Cash transactions, bids above demand, canceled inspections: Homebuyers compete in a fierce market in Hudson County

Monica Tumang knew the house she was looking at on Avenue B in Bayonne near Stephen Gregg Park in August 2021 was the one for her and her husband, Alvin Motos, when it started raining.

They had been looking for a home on and off since 2017 and repeatedly held out hope only to find a promising home had mold and water damage. Tumang said she started trying to schedule home inspections on rainy days to make sure there were no leaks.

On the day of the Avenue B home inspection, rain was not expected, but Tumang still prayed for a storm. Halfway through the inspection, it started raining, she said, and stopped shortly after the inspection was over.

“I told Alvin I was praying for this rain. I knew this house was going to be ours,” Tumang said.

A good omen like Tumang’s is increasingly looking like what it takes to buy a home in Hudson County, which is following the national trend of rising home prices and where buyers are turning to tactics more and more competitive to compete.

New Jersey Realtors’ latest Hudson County report found the median sale price for a single-family home was $502,000 in March, up from $415,000 in March 2021 and up from $465,000 just two months earlier in January 2022. The median for the state was $440,000 in March 2022.

The inventory of homes for sale fell 29% in March 2022 compared to March 2021, and the average number of days on market fell 12%, from 59 to 52.

And in March 2022, for the first time this year, the average percentage of listing price paid exceeded 100%, reaching 100.2%, meaning the average home is being sold for more than the asking price.

The statistics for townhouses and condos were equally dire for March 2022. And in rental markets, the situation is little better, if at all.

An April report from rent.com found that the average rent for a one-bedroom apartment in Jersey City was $3,847 per month, a 46% increase from 2021. Two-bedroom apartments saw their rent increase by 29%.

The growing competition, now reaching fever pitch, was also evident when Tumang and Motos were looking late last year.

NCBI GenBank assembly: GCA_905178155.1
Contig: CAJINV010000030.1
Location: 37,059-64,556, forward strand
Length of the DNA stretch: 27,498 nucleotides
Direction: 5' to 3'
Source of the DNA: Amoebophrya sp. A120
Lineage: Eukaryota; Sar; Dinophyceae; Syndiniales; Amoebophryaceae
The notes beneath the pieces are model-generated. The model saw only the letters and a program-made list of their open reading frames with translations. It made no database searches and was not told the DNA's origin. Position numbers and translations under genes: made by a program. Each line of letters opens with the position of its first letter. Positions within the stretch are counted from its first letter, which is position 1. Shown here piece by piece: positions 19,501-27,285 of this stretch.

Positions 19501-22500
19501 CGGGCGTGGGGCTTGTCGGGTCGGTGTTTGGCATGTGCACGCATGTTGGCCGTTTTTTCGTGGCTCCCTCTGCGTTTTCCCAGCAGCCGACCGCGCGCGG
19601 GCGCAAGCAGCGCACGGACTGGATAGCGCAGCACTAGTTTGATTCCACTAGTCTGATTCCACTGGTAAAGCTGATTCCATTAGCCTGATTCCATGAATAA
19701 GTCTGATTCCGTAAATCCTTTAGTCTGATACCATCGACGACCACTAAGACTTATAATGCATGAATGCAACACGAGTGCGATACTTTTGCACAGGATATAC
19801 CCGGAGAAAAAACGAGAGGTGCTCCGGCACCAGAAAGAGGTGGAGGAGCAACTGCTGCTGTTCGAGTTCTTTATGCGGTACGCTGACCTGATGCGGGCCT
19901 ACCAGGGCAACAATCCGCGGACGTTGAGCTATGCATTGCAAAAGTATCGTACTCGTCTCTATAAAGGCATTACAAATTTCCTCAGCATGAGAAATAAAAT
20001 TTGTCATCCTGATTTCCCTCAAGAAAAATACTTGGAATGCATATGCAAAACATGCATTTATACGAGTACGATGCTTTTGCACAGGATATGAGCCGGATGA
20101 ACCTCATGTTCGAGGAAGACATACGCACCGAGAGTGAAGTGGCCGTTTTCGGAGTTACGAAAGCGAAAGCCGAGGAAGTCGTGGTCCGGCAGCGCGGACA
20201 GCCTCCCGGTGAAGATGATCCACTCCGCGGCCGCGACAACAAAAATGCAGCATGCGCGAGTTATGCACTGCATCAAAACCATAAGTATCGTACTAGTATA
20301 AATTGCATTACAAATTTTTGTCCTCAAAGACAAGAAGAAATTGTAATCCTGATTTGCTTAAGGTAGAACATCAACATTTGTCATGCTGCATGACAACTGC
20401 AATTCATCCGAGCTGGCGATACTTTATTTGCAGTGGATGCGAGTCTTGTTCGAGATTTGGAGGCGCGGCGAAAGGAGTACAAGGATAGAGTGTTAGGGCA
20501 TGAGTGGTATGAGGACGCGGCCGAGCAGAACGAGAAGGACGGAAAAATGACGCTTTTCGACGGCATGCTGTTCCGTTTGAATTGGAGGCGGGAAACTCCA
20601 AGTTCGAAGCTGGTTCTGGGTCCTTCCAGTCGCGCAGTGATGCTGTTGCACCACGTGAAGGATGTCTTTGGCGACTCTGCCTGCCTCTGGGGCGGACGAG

“The bidding war was crazy,” Tumang said. “We would bid cash and bid $10,000 more and we were beaten because there were some who made a mortgage and they bid $50,000 more than us.”

Tumang described the house they finally landed as a “superior fix”. She and her husband invested around $30,000 in renovating floors, removing carpet and wallpaper, and installing new appliances, and they couldn’t move in until October 2021.

But Tumang isn’t worried about the investment: Based on what similar houses were selling for, she estimated that she and her husband’s house have already appreciated at least $30,000 in the time they’ve been there. live.

“The pace of things in the vernacular could be called crazy. But crazy isn’t really the way to describe it, because it’s very calculated,” said Gene Cordano, president of the New Jersey branch of real estate firm Brown Harris Stevens, explaining that buyers are just doing what they want. they have to do to be competitive.

Cordano said he’s heard of never-before-seen steps such as buyers offering to forgo inspections and appraisals to speed up sales and make their offers more attractive, and it’s now common to open with your highest bid. possible just to get a foot in the door with a salesperson.

“At almost any price point, you’re bidding something because you have multiple bidders, and by multiple I don’t mean three or four, I mean 10, 15 or 20,” Cordano said.

Cordano said the market was tough due to low inventory. Sellers may be reluctant to list their home, Cordano said, because they don’t want to compete in the market right now to find a new one.

“The dilemma for this seller is, where do I live after I sell it?” Cordano said.

Other real estate agents say the market is resetting to where it should be after the pandemic.

Sawyer Smith, founder and president of Sawyer Smith Residential Brokerage in Jersey City, said he knew of a property near Hamilton Park that his company listed early in the pandemic and pulled out after two or three months without an offer. He re-listed the property three weeks ago and it sold above asking price in two or three days. Smith called it “an example of a healthier market.”

Tactics like making cash offers and offering more than the asking price are more common in the suburbs than in Hudson County, Smith said.

The Federal Reserve raised interest rates last week by half a percent, the biggest hike in more than 20 years, to reduce inflation. The move could raise mortgage rates even further, which were already above 5% nationally, and dampen the housing market in Hudson County by putting the monthly payments needed to afford a home out of reach. a greater number of people.

But for those who can enter the market, the rewards are always good. Tumang said everyone in her new home has a place just for them: she has the porch, her husband has the family room, their four-year-old son has his “toy room,” and even their two dogs and their cat have their places.

Motos now works closer to the Bayonne computer store he owns than when he and Tumang lived with his parents in Jersey City. He sometimes passes on the way to meet customers outside the store, Tumang said, and she and their son wave to him from the veranda.

“I just know in my heart, (this is) the house we prayed for,” Tumang said.

About Marilyn Perkins

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